Yep Roc Records
Emily Frantz and Andrew Marlin comprise Mandolin Orange, who have steadily travelled the country, building a following and delivering a spare, but true, sound with a great melodic appeal.
Since Mandolin Orange’s debut album in 2010, the band has done a lot with their bare arrangements. Marlin carries the vocal load, with admirable support from Frantz from time to time. True to their name, they feature Marlin’s mandolin, along with banjo and guitar work from both.
“Blindfaller”, a new collection from Yep Roc Records is bound to satisfy their following and attract new ones. It’s a beautiful record, start to finish.
As if to announce that she’s taking a stronger vocal position in the band, Emily Frantz opens “Blindfaller” with “Hey Stranger”, a straight-forward approach to road life, and things gathered and left behind there.
Taking on Frantz’ metaphorical challenge, Marlin follows with “Wildfire”, a rich and soulful saga of life in the South for the last two centuries. To be sure, it’s a simple three-chord progression, but the song fits Marlin’s range just right. The verses paint the picture and the chorus drives it home: “It could’ve been different. It should have been easy”. At five and a half minutes, it’s the longest song on “Blindfaller”, but the listener is always surprised when it’s over. It’s that compelling.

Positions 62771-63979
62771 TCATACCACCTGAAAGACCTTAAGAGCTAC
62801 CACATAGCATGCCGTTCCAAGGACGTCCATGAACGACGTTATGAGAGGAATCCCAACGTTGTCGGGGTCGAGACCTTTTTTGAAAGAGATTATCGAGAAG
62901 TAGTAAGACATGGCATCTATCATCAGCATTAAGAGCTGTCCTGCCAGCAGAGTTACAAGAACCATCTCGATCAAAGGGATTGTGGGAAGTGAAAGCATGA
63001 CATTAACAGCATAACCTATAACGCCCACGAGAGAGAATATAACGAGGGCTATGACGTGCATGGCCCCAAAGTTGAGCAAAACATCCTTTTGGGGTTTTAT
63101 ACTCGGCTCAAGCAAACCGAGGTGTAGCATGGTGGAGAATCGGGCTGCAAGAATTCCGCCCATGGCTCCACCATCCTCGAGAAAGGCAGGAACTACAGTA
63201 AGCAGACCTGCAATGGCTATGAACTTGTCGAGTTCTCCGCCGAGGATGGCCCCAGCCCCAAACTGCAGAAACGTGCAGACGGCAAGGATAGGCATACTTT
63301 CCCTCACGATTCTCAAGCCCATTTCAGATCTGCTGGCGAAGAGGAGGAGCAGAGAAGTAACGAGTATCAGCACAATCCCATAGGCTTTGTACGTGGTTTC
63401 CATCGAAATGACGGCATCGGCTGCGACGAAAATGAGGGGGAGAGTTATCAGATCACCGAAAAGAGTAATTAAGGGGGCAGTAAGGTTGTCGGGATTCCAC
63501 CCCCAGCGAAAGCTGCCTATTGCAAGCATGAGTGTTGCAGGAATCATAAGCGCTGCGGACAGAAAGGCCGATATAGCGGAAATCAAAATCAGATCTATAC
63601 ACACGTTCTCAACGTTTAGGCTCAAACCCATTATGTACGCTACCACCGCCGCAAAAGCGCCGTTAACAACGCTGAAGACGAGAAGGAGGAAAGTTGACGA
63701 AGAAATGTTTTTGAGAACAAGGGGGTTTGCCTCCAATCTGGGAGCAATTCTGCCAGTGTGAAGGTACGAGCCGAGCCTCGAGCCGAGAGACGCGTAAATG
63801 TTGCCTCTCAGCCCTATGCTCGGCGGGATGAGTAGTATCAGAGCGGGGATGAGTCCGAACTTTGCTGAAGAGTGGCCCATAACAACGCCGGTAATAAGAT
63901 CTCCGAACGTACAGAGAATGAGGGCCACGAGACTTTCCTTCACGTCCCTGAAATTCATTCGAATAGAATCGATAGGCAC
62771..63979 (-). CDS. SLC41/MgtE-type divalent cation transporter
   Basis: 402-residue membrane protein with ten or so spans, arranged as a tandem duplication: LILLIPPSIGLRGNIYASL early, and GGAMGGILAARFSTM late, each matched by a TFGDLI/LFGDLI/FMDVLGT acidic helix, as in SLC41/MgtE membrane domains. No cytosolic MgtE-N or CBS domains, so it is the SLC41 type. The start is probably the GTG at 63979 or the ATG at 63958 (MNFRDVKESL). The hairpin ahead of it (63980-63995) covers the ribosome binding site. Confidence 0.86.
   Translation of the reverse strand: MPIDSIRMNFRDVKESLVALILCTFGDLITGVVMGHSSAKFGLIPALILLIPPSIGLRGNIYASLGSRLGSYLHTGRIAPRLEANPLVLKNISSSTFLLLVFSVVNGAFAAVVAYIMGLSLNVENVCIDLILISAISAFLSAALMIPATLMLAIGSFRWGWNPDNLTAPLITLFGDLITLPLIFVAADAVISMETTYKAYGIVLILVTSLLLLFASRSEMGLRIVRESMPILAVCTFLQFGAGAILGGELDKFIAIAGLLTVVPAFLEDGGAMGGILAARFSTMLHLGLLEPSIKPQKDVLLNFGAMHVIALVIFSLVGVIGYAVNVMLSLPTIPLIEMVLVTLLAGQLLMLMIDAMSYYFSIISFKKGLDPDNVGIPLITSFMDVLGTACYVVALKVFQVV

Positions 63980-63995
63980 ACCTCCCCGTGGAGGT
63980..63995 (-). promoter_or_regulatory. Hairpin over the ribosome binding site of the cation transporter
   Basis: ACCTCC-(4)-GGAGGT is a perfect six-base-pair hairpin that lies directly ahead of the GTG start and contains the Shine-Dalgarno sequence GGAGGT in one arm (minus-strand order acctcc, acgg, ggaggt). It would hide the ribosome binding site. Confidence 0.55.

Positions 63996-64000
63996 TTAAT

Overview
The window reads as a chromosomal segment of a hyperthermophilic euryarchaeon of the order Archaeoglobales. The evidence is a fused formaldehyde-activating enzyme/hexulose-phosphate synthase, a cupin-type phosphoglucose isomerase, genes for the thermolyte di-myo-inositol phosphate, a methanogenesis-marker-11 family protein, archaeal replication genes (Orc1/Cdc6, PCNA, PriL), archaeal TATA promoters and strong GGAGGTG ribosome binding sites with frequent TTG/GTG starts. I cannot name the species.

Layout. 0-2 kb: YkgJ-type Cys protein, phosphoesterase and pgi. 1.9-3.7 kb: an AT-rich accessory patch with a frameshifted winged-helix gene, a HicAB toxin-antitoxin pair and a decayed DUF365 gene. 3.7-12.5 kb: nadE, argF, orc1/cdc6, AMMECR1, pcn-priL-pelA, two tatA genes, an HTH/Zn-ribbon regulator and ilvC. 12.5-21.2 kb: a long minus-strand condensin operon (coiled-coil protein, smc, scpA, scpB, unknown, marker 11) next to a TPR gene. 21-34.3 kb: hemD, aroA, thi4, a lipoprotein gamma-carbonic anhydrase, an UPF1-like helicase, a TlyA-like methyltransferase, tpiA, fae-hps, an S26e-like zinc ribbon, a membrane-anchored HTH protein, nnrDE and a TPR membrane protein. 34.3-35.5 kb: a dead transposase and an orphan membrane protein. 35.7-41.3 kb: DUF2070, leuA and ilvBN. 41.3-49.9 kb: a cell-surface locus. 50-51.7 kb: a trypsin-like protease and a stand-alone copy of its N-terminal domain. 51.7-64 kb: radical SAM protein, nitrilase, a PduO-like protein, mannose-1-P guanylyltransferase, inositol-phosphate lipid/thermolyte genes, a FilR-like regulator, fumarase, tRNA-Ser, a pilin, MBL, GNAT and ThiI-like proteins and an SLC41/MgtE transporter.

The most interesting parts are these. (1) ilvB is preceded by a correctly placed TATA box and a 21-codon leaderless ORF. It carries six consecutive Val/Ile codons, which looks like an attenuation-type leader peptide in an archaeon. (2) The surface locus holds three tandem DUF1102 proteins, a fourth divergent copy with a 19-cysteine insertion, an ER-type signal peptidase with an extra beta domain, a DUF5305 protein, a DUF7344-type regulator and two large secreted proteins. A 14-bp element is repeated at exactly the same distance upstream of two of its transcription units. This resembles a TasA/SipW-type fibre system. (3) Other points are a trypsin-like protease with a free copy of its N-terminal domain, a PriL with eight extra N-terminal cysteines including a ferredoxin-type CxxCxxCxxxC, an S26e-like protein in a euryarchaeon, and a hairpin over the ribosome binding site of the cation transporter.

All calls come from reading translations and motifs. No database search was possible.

Marlin’s delivery is uniquely laid-in but expressive. Frantz’ harmonies complement him well (as on Picking Up The Pieces”, “Take This Heart of Gold”, “Lonesome Whistle” and “My Blinded Heart”. The instrumental chops (acoustic and electric guitar, mandolin, and fiddle) are not flashy or technically remarkable, but the breaks are rich and suit the material.
Mandolin Orange have built their career one 200-seat venue at a time, from Portland, Oregon to Portland, Maine and back again. Recently they’ve started playing bigger festival venues and their weekend afternoon set at Telluride in 2016 captured the moment of plenitude and joy in that setting as well as any band on the bill.
There’s not a misstep on “Blindfaller”. The weakest link, “Cold Lover’s Waltz”, is only that because it seems like a re-work of Mandolin Orange’s signature “Waltz About Whiskey”, this time with Frantz doing the lead. But, being accused of going to your own well once too often is not a criticism, just a caution. Each “Waltz”, in its own way, is most pleasant, but a listener should not expect to hear them on the same bill, or at least within 10 songs of one another.
Frantz and Marlin weave a tight, taut fabric of authentic American music. They found their stride long ago on the road, but “Blindfaller” shares it, in full voice, for the world to hear and enjoy.